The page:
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1. Limitations*

1.1. • Reggio Experience is not simply transferrable because it is an approach that is highly based on Italian values, which does not connect with most early education settings around the world.

1.2. • The approach offers a paradox; it is seen as inspiring and distinct, yet it can be difficult to understand and implement (Stremmel, 2012)

1.3. •Early childhood educators outside of the Reggio Emilia context do not have familiarity with the particular ways of thinking that shapes the approach.

1.4. • The Reggio Emilia approach requires a high level of commitment from teachers, expressed by openness, dialogue, and willingness to rethink their practices regularly, which is hard to reproduce in other contexts.

1.5. •There are few researches around Reggio Emilia practices and their child-related outcomes.

2. Strengths*

2.1. • Reggio Emilia regards the children as competent learners and as protagonists of their education. Teachers are viewed as intellectual co-learners and researchers. Parents and community are considered partners and are welcome to contribute in curriculum, activities and projects

2.2. • Reggio environment is a "third teacher": challenging, joyful, plenty of materials, reflecting the community, and designed to foster interactions. The Reggio schools nurture democratic communication, critical thinking, and caring relationships

2.3. • Curriculum is negotiated, which reflects project works that are based on children's interests. Time for activities is not restricted; children are allowed to work as long as they need.

2.4. • Documentation of learning is made visible for everyone in the school through, pictures, posters, etc. It is an essential way of understanding the children better and it allows them to follow and to be proud of their progress

2.5. • Reggio offers a holistic approach. Through the work of the teacher, the atelierista, and the pedagogista, children are fully motivated to use their hundred languages (all modes of expression) and experience learning that will prepare them for life in a democratic society

3. Activity

3.1. Nature Discovery

3.2. Example: it is Fall and you have observed that the children are interested in going outside and playing with the leaves. Talking with the teachers you created the "Nature Discovery" project. Step 1: Ask the children why the leaves fall at this time of the year and encourage them to observe and come up with their own theories Step 2: Invite the children to go outside and collect the natural materials that are of their interest, that they think are beautiful, while they play and express curiosity Step 3: With the help of the atelierista and the teacher, children can look at the different formats of the materials collected, experience different textures, and look at them using the light table and the other materials available at school. Step 4: Document all the process by taking pictures and making notes, ask children questions, investigate with them. Step 5: Let take their time with the objects and encourage them to creatively produce pieces of artwork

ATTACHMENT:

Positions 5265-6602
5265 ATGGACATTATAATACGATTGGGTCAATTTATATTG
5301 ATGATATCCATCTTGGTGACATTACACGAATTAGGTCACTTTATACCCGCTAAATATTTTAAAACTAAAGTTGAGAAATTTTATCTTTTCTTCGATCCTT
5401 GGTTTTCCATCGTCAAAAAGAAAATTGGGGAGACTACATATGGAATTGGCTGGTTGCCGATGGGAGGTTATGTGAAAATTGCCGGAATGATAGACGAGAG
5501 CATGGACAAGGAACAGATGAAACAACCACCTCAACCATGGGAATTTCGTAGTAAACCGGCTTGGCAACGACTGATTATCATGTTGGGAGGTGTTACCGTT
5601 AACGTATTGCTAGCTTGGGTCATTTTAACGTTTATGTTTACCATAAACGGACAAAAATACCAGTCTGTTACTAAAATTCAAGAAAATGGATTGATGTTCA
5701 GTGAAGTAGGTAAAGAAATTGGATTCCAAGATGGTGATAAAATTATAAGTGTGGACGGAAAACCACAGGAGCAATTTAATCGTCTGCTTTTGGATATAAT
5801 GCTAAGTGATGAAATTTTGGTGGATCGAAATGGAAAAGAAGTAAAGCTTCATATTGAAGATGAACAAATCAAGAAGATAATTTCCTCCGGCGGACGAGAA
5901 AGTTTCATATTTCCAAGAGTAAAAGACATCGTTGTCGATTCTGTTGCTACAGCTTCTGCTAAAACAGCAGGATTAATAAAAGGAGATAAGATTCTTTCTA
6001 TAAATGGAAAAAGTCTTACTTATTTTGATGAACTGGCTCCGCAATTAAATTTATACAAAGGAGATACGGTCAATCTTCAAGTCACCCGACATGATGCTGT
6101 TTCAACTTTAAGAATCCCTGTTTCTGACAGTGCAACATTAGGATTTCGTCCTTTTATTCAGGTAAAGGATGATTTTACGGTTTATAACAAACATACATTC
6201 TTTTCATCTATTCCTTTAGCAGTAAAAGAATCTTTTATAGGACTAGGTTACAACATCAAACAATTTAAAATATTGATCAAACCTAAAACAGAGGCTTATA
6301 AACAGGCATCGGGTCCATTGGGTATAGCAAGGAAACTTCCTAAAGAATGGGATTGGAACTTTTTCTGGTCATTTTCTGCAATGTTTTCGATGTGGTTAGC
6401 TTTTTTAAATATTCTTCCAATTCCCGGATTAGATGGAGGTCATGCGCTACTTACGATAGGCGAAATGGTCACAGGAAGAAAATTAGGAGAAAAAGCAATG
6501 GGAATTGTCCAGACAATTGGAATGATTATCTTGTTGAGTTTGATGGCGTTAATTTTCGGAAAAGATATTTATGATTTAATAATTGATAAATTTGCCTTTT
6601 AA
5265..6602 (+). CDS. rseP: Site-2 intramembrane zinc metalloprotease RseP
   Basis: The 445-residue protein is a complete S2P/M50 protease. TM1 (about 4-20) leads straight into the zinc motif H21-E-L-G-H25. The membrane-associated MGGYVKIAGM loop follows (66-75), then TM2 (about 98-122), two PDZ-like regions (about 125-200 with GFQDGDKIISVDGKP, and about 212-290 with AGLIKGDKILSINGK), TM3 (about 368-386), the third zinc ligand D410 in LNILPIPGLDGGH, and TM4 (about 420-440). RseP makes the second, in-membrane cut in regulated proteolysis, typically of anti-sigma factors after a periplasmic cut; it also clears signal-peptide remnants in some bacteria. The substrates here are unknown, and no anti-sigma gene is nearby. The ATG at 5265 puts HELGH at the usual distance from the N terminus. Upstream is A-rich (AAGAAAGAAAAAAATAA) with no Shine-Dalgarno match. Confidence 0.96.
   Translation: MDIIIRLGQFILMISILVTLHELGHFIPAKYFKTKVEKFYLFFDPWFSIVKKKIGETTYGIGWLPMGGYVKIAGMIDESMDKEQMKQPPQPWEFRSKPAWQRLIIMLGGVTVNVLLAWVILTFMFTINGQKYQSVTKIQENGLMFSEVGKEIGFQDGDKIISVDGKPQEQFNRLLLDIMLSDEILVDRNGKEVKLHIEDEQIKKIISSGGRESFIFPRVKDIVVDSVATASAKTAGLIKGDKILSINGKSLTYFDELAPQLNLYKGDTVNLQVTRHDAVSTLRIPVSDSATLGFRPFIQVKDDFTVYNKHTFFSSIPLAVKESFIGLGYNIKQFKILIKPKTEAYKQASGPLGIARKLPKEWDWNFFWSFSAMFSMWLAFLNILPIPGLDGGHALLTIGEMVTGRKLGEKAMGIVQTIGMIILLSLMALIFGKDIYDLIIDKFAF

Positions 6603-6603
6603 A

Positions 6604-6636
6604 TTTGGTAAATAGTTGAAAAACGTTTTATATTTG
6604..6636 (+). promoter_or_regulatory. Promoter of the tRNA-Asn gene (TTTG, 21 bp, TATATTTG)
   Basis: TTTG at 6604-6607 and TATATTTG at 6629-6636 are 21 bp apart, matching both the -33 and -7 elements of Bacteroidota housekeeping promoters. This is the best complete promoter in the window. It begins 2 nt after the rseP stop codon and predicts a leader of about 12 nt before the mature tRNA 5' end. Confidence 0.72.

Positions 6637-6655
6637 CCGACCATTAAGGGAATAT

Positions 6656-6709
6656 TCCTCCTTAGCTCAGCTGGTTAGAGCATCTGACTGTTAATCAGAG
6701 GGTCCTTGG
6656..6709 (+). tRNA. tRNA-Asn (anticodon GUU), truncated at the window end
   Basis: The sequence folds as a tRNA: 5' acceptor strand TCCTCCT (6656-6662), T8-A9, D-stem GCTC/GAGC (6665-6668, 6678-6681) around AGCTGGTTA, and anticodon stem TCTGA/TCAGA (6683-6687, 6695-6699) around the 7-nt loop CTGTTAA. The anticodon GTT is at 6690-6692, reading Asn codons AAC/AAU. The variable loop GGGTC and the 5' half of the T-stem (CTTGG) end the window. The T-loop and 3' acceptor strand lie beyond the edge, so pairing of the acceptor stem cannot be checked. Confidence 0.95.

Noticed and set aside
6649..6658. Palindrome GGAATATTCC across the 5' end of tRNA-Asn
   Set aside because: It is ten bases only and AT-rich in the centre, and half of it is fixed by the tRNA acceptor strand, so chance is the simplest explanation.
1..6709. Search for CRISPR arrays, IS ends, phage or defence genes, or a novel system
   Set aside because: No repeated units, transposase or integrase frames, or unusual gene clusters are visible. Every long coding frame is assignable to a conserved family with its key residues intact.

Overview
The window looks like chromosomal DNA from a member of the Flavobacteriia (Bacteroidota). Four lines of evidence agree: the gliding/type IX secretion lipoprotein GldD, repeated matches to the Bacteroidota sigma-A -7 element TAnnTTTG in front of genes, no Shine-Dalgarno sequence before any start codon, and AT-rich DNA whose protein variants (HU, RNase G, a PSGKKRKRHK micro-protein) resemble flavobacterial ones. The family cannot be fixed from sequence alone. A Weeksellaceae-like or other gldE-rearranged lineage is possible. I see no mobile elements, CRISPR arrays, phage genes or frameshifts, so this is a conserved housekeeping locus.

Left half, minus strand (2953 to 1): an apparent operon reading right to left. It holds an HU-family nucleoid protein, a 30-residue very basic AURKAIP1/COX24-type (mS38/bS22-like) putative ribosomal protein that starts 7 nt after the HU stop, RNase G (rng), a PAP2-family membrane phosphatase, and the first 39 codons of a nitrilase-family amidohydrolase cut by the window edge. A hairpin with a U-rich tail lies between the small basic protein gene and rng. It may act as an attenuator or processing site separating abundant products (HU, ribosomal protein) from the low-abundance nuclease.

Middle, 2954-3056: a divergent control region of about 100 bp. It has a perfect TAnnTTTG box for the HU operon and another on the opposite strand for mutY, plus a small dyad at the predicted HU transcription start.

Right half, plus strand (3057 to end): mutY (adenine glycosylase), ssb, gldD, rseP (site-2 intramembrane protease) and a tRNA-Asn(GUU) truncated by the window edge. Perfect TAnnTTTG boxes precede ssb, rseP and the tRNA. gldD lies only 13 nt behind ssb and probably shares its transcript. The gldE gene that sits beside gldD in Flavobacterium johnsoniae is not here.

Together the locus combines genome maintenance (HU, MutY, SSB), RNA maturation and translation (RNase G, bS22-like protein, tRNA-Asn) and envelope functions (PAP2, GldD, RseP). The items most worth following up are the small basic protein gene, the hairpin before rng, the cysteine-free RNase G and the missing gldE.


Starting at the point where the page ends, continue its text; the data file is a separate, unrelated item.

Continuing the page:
4. According to Stremmel (2012), Reggio Emilia is a powerful approach that leads to ongoing reflections and inspiring practices towards the child, learning, teaching, parenting, and environment, but it is not an ideal blueprint to be uncritically duplicated.

5. Johnson (1999) demands practitioners and scholars to re-examine and re-consider discourses of early childhood education based on local contexts, sociocultural difference, traditions, history, and community values but not simplistically importing and implementing an exotic “regime of truth”(p.69).

6. Based on Duncan (2013), enhancing child learning and growth requires not only direct teachers’ support, but also active parents’ engagement, community connections, as well as inviting learning environment. This multilayer relationship leads to positive child learning outcomes and community wellness.

7. The New Brunswick Framework (2008) states the importance of a joyful and inspiring learning environment for children. As quality environments can enhance children’s cognitive, physical, emotional, and social development, adults should take responsibility to purposefully design, maintain, modify, and renew the learning surroundings to support children’s engagement.

8. REFERENCES Early Learning and Child Care. English Curriculum Framework for New Brunswick (2008) Duncan, J. [Judith M. Duncan]. (2013, 7, 3). Early childhood education embedded in the community. [Video file]. Retrieved from Hall, K., & Horgan, M. (2010). The roles of the Teacher/pedagogista/Atelerista in Reggio schools. In Lori Malaguzzi and the Reggio Emila Experience (pp 44-49). London, England: Bloomsbury Publishing. Continuum Library of Educational Thought. Series Editor: Volume 23. Johnson. R. (1999). Colonialism and cargo cults in early childhood education: Does Reggio Emilia really exist? Contemporary Issues in Early Childhood, 1(1), 61-78. Stremmel, A. (2012). A situated framework: The Reggio Experience. In N. File, J. Mueller, & D. Baslerwisneski (Eds.), Curriculum in early childhood education: Re-examined, rediscovered, renewed (pp. 113-145). New York, NY: Routledge.

9. Working outdoor

10. Observing materials

11. Documentation of children's work

12. Work progress observation

13. Creating their own artwork

14. The teacher is also a curious researcher

15. Free play

16. The third teacher (environment)

17. Parents' participation

18. *Based on the work of Stremmel (2012), Johnson (1999) and Hall & Horgan (2010)